One thing I've found curious is how people seem to be blind to how they are abused by big business in this country. As someone who has run or been a partner in small businesses all her adult life, I've learned that one of the most important components of success -- not to mention feeling enjoyment and pride in your work -- is customer service. The clichÃ© is that "the customer is always right." Well, in an industry where everything seems obvious but is in fact the result of much craft learned from years of experience and decades of evolution, I can say that sometimes the customer needs to be educated as to what's right. But darn it, the client should walk out the door feeling good about the work you did or the product you provided.
Why don't we see any of that in big business? How many of us have warm, fuzzy thoughts about our insurance companies or credit card companies or cellular phone companies? Your doctor wants to run a test? Sorry, we don't think that's necessary. Your payment a day late? Sorry, we have to bump you up to 23.9%. Getting sucky cell service? Sorry, you signed a contract.
Sorry, your account has too little money in it so we have to charge you more.
Sorry, you return too many things, so now you're stuck with what you bought.
Sorry, the DVD was due 20 minutes ago, you now owe us double.
Sorry, you live in the wrong country, this drug will cost you more.
What's worse is that there doesn't ever seem to be any "sorry" at all from their end. In fact, it's like they want to trap you into these things. It's like they're salivating over the opportunity to screw you over. That's how they make the big bucks.
Do you trust your phone company? Do you trust that the airline is giving you the best price available? Do you even get the sense that they want you to feel like you're getting a good deal? Not from where I sit.
Don't get me wrong. I'm not anywhere near anti-capitalist. I think we've achieved some pretty great and astounding things through the capitalist system. I believe in free enterprise and competition.
But what about corporate responsibility? What about treating the customer -- us -- as an asset instead of as the enemy?
Think about your local store or coffee shop or restaurant or any small business. You don't have those same ill-feelings towards them, do you? They treat you with respect. They let you have your dignity. They solicit your satisfaction. (Well, okay, not all of them, but then those exceptions don't tend to last long, do they?)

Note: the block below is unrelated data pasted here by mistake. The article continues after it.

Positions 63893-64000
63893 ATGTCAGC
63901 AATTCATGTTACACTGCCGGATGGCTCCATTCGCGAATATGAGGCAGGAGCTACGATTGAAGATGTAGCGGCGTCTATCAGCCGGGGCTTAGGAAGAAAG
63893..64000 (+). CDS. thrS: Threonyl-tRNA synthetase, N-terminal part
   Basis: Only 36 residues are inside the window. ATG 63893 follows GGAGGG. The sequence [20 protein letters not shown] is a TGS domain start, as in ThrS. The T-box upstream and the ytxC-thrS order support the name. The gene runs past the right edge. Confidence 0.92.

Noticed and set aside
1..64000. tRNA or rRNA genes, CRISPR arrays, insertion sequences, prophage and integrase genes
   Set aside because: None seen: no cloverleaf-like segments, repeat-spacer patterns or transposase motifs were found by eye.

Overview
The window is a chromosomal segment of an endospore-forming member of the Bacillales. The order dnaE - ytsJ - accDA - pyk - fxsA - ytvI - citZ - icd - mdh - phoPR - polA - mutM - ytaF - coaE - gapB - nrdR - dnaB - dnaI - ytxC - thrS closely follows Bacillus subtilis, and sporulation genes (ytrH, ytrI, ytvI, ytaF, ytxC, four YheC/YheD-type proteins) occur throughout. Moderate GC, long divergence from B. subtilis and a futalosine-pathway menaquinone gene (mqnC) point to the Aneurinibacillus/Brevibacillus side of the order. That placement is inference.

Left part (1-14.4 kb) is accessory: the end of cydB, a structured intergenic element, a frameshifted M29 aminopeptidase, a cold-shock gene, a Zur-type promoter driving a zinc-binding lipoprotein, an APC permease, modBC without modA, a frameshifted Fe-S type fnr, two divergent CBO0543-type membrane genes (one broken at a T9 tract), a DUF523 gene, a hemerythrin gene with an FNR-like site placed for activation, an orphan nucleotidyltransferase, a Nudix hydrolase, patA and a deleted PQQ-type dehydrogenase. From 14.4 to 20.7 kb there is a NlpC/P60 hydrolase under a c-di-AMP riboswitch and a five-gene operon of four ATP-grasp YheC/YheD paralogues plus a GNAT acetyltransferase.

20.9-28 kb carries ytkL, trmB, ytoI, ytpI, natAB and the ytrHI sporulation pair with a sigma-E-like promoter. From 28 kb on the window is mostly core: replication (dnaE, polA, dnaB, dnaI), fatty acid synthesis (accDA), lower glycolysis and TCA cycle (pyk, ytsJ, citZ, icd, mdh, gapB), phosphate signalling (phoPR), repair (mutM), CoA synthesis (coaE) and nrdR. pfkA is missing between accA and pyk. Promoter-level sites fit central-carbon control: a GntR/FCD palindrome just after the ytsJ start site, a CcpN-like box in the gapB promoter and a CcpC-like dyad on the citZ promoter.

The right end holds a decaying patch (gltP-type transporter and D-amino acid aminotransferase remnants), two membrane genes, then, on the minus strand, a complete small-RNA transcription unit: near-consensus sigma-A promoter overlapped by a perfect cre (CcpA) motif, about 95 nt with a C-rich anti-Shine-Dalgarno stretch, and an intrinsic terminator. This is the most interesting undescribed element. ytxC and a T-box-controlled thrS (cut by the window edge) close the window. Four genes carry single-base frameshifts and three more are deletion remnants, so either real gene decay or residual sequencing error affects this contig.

Where is that ethic in big business? Setting aside for a moment the egregious offenders epitomized by Enron -- the outright thieves, scam artists, polluting pigs and cheaters who take all they can, and leave a mess for the rest of us to clean up -- why is it that big businesses seem to behave like we're marks to be exploited?
It's rare for corporations today to even pay lip service to customer satisfaction, let alone being a good player in society. It was something of a shock to see the Google guys talk about doing good things and running an honest business that actually makes things better. We don't hear that very often -- at least not when they seem to mean it. (We'll see if they do.)
Meanwhile, companies squeeze wages and cut benefits, and we the taxpayers pick up the slack. Companies dump toxic chemicals into the ground and spew them into the air, and we the taxpayers pay the health and healthcare consequences, as well as for the cleanup. Companies sneak toxic drugs onto the market, buying the regulators, making huge profits as compared with other Fortune 500 companies while we the taxpayers pay the price, sometimes by dying. We trust them with our lives, and they come up wanting.
How can the people making these decisions sleep at night? Why is it starting to feel like they're the wolves and we're the sheep?